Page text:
South African Land Reform: A Conundrum

by John Campbell
Harvesters transport a load of wild Rooibos tea by donkey cart in the remote mountains of the Cedarberg region, about 300km (186 miles) north of [Cape Town], March 30, 2006. (Mike Hutchings/Courtesy Reuters) Harvesters transport a load of wild Rooibos tea by donkey cart in the remote mountains of the Cedarberg region, about 300km (186 miles) north of [Cape Town], March 30, 2006. (Mike Hutchings/Courtesy Reuters)

The Africa Research Institute has published a succinct Briefing Note that outlines the problems of land reform in South Africa and the inherent contradictions in the government’s approach. The Briefer also includes an excellent map of the agricultural regions in the country from the Food and Agricultural Organization (FAO). Read more »

Optimism Opens the New Year in South Africa

by Guest Blogger for John Campbell
South African Reserve Bank Governor Gill Marcus shows off South Africa's new banknotes before conducting the first transaction in Pretoria 06/11/2012. (Siphiwe Sibeko/Courtesy Reuters) South African Reserve Bank Governor Gill Marcus shows off South Africa's new banknotes before conducting the first transaction in Pretoria 06/11/2012. (Siphiwe Sibeko/Courtesy Reuters)

This is a guest post by John Causey, a private equity consultant based in Cape Town, South Africa. He specializes in sub-Saharan Africa transactions, with investors mainly from the EU and US.

Last year, the rainbow nation further solidified its status as an asterisk to the Africa growth story. Read more »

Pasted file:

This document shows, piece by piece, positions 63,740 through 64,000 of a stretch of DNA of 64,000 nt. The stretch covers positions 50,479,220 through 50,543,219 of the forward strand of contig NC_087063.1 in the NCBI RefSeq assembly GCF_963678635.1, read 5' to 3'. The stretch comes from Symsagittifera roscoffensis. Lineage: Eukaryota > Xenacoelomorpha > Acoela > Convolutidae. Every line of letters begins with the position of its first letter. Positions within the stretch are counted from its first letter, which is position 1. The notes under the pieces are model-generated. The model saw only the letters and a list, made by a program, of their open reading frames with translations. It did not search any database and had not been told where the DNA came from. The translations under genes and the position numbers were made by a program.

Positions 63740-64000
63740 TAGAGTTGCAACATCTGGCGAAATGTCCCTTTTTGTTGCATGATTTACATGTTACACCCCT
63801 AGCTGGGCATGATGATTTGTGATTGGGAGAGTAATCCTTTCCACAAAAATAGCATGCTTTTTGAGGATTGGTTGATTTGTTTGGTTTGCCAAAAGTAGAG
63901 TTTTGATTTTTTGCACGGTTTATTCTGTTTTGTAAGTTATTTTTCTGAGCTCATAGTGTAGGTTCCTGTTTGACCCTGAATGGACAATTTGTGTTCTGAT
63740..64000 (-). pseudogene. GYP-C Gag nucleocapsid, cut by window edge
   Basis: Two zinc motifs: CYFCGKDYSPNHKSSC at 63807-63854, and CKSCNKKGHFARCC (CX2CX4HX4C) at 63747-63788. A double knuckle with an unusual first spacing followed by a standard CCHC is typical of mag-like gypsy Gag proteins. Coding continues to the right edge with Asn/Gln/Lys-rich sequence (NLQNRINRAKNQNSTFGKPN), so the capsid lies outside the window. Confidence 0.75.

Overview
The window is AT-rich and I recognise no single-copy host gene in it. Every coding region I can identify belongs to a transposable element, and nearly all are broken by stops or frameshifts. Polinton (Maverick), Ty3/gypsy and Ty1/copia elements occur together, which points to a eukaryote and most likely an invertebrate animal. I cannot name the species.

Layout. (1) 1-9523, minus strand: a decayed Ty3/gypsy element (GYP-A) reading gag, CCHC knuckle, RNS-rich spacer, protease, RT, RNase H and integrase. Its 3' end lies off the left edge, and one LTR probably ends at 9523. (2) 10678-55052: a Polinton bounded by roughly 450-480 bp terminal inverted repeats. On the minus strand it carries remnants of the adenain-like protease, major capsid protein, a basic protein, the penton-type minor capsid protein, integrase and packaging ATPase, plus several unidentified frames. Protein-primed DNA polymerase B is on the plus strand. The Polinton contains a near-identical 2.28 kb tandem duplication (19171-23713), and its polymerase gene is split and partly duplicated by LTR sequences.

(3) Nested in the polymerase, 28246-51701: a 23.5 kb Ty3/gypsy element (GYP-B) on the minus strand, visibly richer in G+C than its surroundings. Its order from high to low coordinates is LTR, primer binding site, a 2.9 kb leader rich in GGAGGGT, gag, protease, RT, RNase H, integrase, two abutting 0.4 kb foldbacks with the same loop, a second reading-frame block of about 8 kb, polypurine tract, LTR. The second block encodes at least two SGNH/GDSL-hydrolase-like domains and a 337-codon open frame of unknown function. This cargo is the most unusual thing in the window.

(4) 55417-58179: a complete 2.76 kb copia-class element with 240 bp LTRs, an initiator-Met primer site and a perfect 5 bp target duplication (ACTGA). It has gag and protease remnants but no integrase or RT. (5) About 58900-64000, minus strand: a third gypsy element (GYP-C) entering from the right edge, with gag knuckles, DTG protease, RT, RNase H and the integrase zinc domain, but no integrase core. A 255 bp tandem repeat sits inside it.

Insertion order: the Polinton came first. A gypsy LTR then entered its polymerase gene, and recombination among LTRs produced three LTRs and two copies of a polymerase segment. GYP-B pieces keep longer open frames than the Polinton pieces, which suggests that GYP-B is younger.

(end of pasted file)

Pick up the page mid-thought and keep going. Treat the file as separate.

Revitalizing Africa’s Rural Future

by Guest Blogger for John Campbell
A woman works in a rice mill in Aliade community in the Gwer local government area of the central state of Benue 05/10/2012. (Afolabi Sotunde/Courtesy Reuters) A woman works in a rice mill in Aliade community in the Gwer local government area of the central state of Benue 05/10/2012. (Afolabi Sotunde/Courtesy Reuters)

This is a guest post by Owen Cylke. Mr. Cylke is a development professional and a retired senior foreign service officer with USAID.

Dr. Ibrahim Hassane Mayaki, Executive Secretary of New Partnership for Africa’s Development (NEPAD), this week declared his organization’s intent to “revitalize” development efforts in Africa. Recognizing the successful and well-supported efforts of the Comprehensive Africa Agriculture Development Programme (CAADP), which has been the foundation for development efforts in Africa since its launch in 2003, Dr. Mayaki was careful to describe his intention as a natural next step in the CAADP process. Read more »

Guest Post: Agriculture and Employment in Africa

by Guest Blogger for John Campbell
A Rwandan tea picker works in a field at Mulindi estate, about 60 km (40 miles) north of the capital Kigali, August 5, 2010. (Finbarr O'Reilly/Courtesy Reuters) A Rwandan tea picker works in a field at Mulindi estate, about 60 km (40 miles) north of the capital Kigali, August 5, 2010. (Finbarr O'Reilly/Courtesy Reuters)

This is a guest post by Owen Cylke. Mr. Cylke is a development professional and a retired senior foreign service officer with USAID.

This year 10 million young Africans will enter the workforce. This number will continue to increase until 2030 when it will peak at about 18 million annual new entrants to the workforce. Read more »